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What's Blooming: Wax Myrtle

January 12, 2012
Anita Force Marshall , Island Reporter, Captiva Current, Sanibel-Captiva Islander

First impression: Bumpy, aromatic, bluish lavender berries covering a multitude of stems. They are teeny tiny and too numerous to count. Ahh, my nose detects a magnificent bayberry type essence, after handing the waxy berries. The narrow leaves are gray-green to yellow-green and fragrant also when crushed. I notice oodles of branches and multi stemmed gray trunks. Tweety-tweet-tweet We have multitudes of pseudo-blue berries that our birds love to sing about, fruiting now at the Botanical Gardens of the Sanibel Moorings.

Upon further investigation: Wax Myrtle is one of my garden must haves. We gardeners in paradise are always looking for a great habitat plant for our backyard birds. Fortunately, we have this wonderful native plant that is covered with fruits right when our hungry birds are looking for their next meal. Get ready when berries occur, birds will thank you with a cheerful song. Butterflies love it also since it is the host plant -- aka plants on which butterflies lay their eggs--for the Red Banded Hairstreak butterfly (Calycopis cecrops). You might find them fluttering all around it adding another dimensional beauty. You will also love its densely branched habit; you decide the height by pruning. Left on its own, the mature height is around 20 feet tall. Our star grows wide and bushy with occasional suckers around the base. It is evergreen and can be shaped just how you want it. This means no hedging or edging, so that it doesn't look like a mushroom or box. Plants have a natural shape, which should be mimicked when pruning. Out dated, over pruning is a huge waste of resources and leads to a very unhappy, unhealthy and unattractive garden. We have it in many places all over the garden and shape or trim it to fit the area it's in. Very versatile! I am gaga over its earthy bayberry like aroma, which is a double whammy coming from the leaves and these itty bitty fruits. Theses fruits occur only on the female Wax Myrtles. Males Myrtles have a caterpillar like yellow blossom and no berries. Both look the same until they flower; so ask before you buy, if you would like a particular gender. The berries are blue berry-like but much smaller. Size doesn't matter, abundant winter fruiting is relished by all sizes of our garden birds. Once you see the bountiful berries you will love this plant. Once you are mesmerized by the fragrance it will be on your gotta have list. I began my love of Wax Myrtle, with my first plant I purchased from the SCCF Native Plant Nursery. Its native status puts it in the easy care, drought tolerant, and lack of pests/disease category. Wax Myrtle will grow on a wide variety of soils and sand. Super for our tropical climate due to its drought tolerance and full to filtered sun. Wax Myrtle from days gone was used for scenting many early settlers candles. They also used it for repelling of insects in their homes. I encourage you to add this to your garden, once you hear your garden bird thanking you with an eye closing melody, don't forget to thank me!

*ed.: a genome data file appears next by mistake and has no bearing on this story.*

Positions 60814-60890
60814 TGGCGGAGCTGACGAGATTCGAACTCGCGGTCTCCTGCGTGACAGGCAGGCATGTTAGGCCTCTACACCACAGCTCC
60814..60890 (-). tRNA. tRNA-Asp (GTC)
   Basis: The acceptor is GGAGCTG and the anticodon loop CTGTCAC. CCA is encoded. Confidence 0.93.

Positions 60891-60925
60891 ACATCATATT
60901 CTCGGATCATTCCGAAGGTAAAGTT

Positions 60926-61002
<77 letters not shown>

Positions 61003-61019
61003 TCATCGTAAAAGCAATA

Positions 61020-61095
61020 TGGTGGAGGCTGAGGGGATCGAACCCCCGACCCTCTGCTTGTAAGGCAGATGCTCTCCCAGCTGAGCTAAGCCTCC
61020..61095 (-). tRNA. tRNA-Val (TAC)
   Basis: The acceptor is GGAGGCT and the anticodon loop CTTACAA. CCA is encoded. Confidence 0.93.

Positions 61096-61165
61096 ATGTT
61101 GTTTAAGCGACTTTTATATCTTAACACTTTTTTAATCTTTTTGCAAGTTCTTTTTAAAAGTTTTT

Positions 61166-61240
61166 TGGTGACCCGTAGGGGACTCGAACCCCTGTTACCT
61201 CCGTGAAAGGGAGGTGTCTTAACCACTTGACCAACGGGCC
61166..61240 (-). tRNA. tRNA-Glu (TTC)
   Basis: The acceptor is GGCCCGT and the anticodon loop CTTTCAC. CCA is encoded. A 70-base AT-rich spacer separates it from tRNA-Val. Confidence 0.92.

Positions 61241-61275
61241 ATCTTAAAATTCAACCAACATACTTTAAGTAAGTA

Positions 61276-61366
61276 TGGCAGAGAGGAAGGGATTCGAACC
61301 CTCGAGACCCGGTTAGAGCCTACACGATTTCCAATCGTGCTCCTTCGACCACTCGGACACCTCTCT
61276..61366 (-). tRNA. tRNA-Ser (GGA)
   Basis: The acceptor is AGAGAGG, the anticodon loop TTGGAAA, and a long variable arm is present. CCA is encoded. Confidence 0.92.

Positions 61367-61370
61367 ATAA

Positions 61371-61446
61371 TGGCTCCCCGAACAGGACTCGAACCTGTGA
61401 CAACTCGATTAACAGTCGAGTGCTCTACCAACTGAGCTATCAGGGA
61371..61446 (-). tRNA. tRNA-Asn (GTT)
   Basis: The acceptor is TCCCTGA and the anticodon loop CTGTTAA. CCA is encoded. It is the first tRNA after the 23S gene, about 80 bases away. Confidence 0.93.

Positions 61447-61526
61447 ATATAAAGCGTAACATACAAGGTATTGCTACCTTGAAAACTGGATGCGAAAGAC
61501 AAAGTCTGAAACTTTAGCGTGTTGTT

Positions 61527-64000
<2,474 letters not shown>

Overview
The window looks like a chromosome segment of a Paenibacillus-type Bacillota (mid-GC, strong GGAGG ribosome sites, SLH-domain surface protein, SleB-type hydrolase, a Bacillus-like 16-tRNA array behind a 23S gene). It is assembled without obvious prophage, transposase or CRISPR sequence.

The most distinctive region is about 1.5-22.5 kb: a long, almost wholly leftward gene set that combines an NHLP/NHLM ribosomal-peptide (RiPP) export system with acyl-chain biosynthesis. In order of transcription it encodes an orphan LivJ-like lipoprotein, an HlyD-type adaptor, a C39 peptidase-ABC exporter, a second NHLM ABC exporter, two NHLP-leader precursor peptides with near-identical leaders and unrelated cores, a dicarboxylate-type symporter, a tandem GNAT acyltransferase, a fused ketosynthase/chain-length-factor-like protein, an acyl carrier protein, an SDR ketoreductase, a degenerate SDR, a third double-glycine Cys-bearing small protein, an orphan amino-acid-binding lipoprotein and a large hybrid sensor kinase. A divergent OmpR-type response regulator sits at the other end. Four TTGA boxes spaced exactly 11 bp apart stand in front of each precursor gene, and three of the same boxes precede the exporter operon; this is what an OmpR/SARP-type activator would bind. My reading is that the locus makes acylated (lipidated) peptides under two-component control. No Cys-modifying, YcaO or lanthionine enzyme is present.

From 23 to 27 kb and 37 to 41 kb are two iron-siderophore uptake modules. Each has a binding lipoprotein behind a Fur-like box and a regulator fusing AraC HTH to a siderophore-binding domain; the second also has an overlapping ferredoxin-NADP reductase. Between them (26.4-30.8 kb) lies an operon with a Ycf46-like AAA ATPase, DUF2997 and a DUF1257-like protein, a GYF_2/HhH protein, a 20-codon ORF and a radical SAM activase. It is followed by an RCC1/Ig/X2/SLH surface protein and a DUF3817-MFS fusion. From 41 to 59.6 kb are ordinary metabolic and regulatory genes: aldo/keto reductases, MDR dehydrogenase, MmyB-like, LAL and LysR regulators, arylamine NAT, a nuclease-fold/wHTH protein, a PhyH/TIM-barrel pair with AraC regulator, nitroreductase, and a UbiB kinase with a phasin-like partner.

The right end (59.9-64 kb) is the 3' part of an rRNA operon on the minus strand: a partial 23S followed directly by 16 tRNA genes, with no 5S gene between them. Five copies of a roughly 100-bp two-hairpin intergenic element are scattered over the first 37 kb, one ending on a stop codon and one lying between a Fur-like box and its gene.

Pros: Oodles of fruit - Does well in sandy or wet soil - Likes full sun/partial shade - Easy to maintain/prune Birds love the fruit - Salt tolerance Earn extra money making scented candles Drought tolerant Neighbors will wonder where that lovely fragrance is coming from - Easy care Cold tolerant Native Butterfly host plant.

Cons: Fast grower Birds love the fruit May have to thank Anita - Re think/tolerate caterpillars and nibbled leaves.

Conclusion: Have you lost your garden symphony? Come hear our avian arias as they partake from our bountiful berries, at our tropical garden in paradise.

Don't wanna miss this fruiter!

 
 

 

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